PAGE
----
If you are seeking a job generally in this competitive job world industry, you need to be aware that employers are frequently turning to the use of behavioural interviewing, rather than traditional modes. Employers are aware that traditional interviews do not give the desired ability to predict a candidate’s future job performance. Behavioural interviews are four to five times more likely to give the employer information about your past performance, which is the indicator of your future performance. They will be asking questions that will probe your past and will be listening carefully for you to respond using key words that are a part of their predetermined acceptable answers.


The term “behavioural interview” can be defined as the type of interview which allows employers to gain a keen sense of the type of employee you are. Rather than ask you to respond to something specific such as, “Name three things you enjoyed in your last position,” the employer might phrase it, “Tell me about some things that you enjoyed about your last position.” He or she will be listening for predetermined keywords and will rate you accordingly.


  1. (1)Listen to the question carefully. Commonly, behavioural interview questions tend be long-winded and may sound vague (blame an overuse of adjectives, adverbs and trendy language.) Here is an example: “Good problem-solving often includes a careful review of the substantial facts and weighing of options before making a decision. Give me an instance when you reached a practical business decision by assessing the facts and weighing the options.”
  2. (2)Make sure you understand the question before you start to answer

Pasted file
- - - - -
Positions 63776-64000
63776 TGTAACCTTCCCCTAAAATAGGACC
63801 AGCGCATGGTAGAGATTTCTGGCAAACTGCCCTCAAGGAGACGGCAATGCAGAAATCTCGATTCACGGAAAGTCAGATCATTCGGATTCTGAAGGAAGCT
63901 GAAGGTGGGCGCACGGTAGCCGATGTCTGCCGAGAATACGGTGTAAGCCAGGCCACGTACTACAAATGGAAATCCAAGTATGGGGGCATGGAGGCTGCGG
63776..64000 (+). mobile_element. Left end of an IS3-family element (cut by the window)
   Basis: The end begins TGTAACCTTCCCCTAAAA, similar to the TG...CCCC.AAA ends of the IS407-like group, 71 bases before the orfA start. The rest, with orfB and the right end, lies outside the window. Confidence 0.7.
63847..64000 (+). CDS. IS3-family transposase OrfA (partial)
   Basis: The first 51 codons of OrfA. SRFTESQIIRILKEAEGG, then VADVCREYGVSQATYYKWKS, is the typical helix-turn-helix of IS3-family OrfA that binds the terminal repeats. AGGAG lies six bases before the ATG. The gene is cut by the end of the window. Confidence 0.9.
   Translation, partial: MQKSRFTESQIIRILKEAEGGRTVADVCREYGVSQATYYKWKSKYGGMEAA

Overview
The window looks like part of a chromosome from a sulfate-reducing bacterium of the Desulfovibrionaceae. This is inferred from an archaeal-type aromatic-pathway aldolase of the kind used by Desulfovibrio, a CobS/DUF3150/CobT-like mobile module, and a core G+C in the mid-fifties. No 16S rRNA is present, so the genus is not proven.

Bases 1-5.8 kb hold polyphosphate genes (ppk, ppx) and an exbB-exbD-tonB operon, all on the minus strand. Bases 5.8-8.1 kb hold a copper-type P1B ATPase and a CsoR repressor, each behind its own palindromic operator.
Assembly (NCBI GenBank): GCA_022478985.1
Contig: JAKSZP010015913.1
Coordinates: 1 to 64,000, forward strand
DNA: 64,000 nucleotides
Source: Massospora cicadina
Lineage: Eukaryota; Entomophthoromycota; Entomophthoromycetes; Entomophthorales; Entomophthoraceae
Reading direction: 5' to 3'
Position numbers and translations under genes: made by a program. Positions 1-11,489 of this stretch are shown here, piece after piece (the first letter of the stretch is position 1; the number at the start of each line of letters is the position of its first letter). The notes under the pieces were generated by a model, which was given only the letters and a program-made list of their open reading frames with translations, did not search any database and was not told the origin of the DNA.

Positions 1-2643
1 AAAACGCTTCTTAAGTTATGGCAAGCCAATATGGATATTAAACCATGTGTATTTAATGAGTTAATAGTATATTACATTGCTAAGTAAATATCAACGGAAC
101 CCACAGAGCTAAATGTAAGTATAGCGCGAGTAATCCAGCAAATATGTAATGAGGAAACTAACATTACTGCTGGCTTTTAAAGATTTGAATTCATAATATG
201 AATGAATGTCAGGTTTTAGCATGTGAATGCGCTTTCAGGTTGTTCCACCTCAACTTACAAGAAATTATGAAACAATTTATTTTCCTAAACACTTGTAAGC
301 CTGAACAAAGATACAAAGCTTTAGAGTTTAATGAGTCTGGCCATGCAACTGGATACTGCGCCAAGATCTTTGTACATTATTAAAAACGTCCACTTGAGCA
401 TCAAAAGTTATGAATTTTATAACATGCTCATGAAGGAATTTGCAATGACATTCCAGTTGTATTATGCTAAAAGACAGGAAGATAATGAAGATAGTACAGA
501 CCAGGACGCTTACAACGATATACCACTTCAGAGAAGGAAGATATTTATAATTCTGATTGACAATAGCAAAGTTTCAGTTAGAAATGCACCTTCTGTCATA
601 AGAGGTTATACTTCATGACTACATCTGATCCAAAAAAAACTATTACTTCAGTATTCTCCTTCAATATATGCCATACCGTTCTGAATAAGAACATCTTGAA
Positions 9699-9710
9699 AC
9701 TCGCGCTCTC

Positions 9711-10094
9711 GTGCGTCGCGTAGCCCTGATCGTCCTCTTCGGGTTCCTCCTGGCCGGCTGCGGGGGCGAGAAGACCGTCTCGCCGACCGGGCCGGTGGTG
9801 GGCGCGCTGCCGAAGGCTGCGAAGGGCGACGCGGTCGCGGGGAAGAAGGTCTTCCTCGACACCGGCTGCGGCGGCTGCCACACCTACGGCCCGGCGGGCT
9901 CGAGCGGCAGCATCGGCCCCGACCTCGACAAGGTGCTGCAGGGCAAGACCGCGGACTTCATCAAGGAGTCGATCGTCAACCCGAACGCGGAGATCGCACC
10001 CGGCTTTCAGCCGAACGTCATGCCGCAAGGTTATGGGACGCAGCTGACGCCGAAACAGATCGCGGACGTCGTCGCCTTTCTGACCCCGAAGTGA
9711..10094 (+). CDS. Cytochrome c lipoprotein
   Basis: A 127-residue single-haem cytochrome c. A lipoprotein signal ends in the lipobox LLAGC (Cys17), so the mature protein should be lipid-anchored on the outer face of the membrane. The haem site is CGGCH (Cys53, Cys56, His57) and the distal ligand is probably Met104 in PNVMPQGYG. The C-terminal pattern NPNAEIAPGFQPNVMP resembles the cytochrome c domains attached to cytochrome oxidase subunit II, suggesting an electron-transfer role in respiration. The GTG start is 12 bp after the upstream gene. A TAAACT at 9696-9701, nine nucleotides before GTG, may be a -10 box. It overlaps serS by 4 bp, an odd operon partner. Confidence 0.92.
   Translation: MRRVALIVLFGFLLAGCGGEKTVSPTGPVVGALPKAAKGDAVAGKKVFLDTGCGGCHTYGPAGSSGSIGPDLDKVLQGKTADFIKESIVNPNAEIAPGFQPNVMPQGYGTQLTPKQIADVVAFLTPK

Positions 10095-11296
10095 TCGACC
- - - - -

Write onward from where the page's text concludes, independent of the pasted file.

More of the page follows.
You may paraphrase the question and ask the interviewer if you understand it correctly. If necessary, ask the interviewer to repeat the question. Do not, however, ask the interviewer to repeat every question—the interviewer may doubt your ability to listen.

   (3)Organise your answer. Allow yourself five to eight seconds to collect your thoughts and structure your response. Interviewers appreciate this break and could use the time to drink some water, review their notes, or rest their hands from note taking.

(4)State your answer. Try to limit your answer to about three minutes. Three minutes is long enough to relate a story completely and short enough to hold the interviewer’s attention.

(5)Do not change your plan. Resist the temptation to think of new details as you state the answer. By sticking to your planned details and structure, you can provide a consistent, concise, and well-reasoned answer.

(6)Answer follow-up questions. In response to your three-minute answer, the interviewer may pose additional questions. These questions may require simple ‘yes’ or ‘no’ answers or brief elaboration.


However most guides on behavioural interviewing suggest using the three step STAR process when giving an answer to a behavioural job interview:

  1. The Situation or Task you were in
    2. Action that you took
    3. Result of that action



Author: Temitayo Olojede | Career Advisor | Job mandate |

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